# A deceiving simple question of combinations about ways of selecting 5 questions with atleast 1 question from each sections

This question has disturbed several nights of my sleep.

### There are 3 sections in a question paper and each section contains 5 questions. A candidate has to answer a total of 5 questions, choosing at least one question from each section. Then the number of ways, in which the candidate can choose the questions, is :

My Approach:

Since it is compulsory to select at least one question from 3 section, I selected it by doing $$\binom{5}{1}\cdot\binom{5}{1}\cdot\binom{5}{1}$$

Now there are 12 questions left in total. Since there is no restrictions in selecting the remaining questions, I did it by thinking it to be a pool of 12 questions from where I picked up 2 questions to fulfill my requirement. I did it by doing $$\binom{12}{2}$$.

So the total number of ways of selecting 5 questions are $$\binom{5}{1}\cdot\binom{5}{1}\cdot\binom{5}{1}\cdot\binom{12}{2} = 8250$$

But the correct answer is $$\boxed{2250}$$

I absolutely cannot figure out where have I gone wrong or how did I overcounted!

Your way of counting is correct if you are required to mark one of your selected questions from each section with a star. But this overcounts because we don't care which question is your "starred" representative of the section.

For simplicity, suppose the 15 questions are numbered 1 to 15, with the first 5 questions being in the first section, and so on.

One outcome is to choose questions 1, 2, 3, 6, 11. However, you count this three times:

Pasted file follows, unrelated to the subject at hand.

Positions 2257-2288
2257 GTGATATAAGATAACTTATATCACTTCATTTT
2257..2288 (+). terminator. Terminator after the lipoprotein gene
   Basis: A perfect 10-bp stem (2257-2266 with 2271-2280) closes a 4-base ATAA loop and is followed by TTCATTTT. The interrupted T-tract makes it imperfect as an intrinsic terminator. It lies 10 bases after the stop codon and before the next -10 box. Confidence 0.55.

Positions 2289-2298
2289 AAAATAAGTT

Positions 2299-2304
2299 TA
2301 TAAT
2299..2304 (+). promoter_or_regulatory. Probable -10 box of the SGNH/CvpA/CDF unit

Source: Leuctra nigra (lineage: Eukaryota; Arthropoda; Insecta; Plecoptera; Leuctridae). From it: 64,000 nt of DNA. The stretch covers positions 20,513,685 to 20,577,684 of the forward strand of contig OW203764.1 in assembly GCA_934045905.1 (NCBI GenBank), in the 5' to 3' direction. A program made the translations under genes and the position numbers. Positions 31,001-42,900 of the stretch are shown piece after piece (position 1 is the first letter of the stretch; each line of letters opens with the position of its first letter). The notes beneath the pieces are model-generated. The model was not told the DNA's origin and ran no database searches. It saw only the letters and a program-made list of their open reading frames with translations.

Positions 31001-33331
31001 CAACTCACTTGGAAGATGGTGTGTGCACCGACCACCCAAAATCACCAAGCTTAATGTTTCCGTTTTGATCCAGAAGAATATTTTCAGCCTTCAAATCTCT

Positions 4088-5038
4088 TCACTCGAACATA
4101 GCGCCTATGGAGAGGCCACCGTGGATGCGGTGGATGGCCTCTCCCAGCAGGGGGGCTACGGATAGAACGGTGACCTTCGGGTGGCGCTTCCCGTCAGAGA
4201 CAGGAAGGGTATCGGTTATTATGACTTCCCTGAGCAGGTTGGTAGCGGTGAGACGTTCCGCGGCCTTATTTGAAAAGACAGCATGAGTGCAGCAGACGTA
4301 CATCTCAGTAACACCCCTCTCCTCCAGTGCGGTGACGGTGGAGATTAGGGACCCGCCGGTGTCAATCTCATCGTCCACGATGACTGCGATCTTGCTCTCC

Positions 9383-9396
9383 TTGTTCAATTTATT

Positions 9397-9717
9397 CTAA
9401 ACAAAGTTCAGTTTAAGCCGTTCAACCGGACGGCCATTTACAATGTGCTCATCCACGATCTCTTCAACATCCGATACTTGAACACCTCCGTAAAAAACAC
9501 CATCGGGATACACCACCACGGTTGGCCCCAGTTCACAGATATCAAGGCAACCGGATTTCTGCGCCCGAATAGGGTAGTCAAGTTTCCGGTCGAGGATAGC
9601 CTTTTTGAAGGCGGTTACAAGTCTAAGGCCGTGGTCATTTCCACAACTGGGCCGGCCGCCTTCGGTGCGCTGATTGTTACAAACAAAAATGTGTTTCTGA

• 1*, 2, 3, 6*, 11*
• 1, 2*, 3, 6*, 11*
• 1, 2, 3*, 6*, 11*

Another outcome is to choose questions 1, 2, 6, 7, 11. However, you count this four times:

• 1*, 2, 6*, 7, 11*
• 1*, 2, 6, 7*, 11*
• 1, 2*, 6*, 7, 11*
• 1, 2*, 6, 7*, 11*

In general for each actual outcome, you overcount by either 3 times or 4 times, which explains why $$8250/2250 = 3.\bar{6}$$ is between 3 and 4.

• I can sleep well now Commented Jun 25 at 18:12

@angryavian explained it well, but I am putting similar question link here to expand our understanding.

When we come to how to solve this question, the answer is Inclusion-exclusion principle such that (all cases without restriction) - ( one section is not included) + ( two section are not included) - ( three section are not inluded)

$$\binom{15}{5}-3\binom{10}{5}+3\binom{5}{5}-1\binom{0}{5}=3003-3(252)+3(1)-0=2250$$

Overcounting by your method has been nicely explained by angryavian

To get the correct count, you could use the format

[Select sectionwise numbers] x [Permute sections]

$$= \left[\binom52\binom52\binom51 *\frac{3!}{2!}\right] + \left[\binom53\binom51\binom51 *\frac{3!}{2!}\right] = [1500+750] =2250$$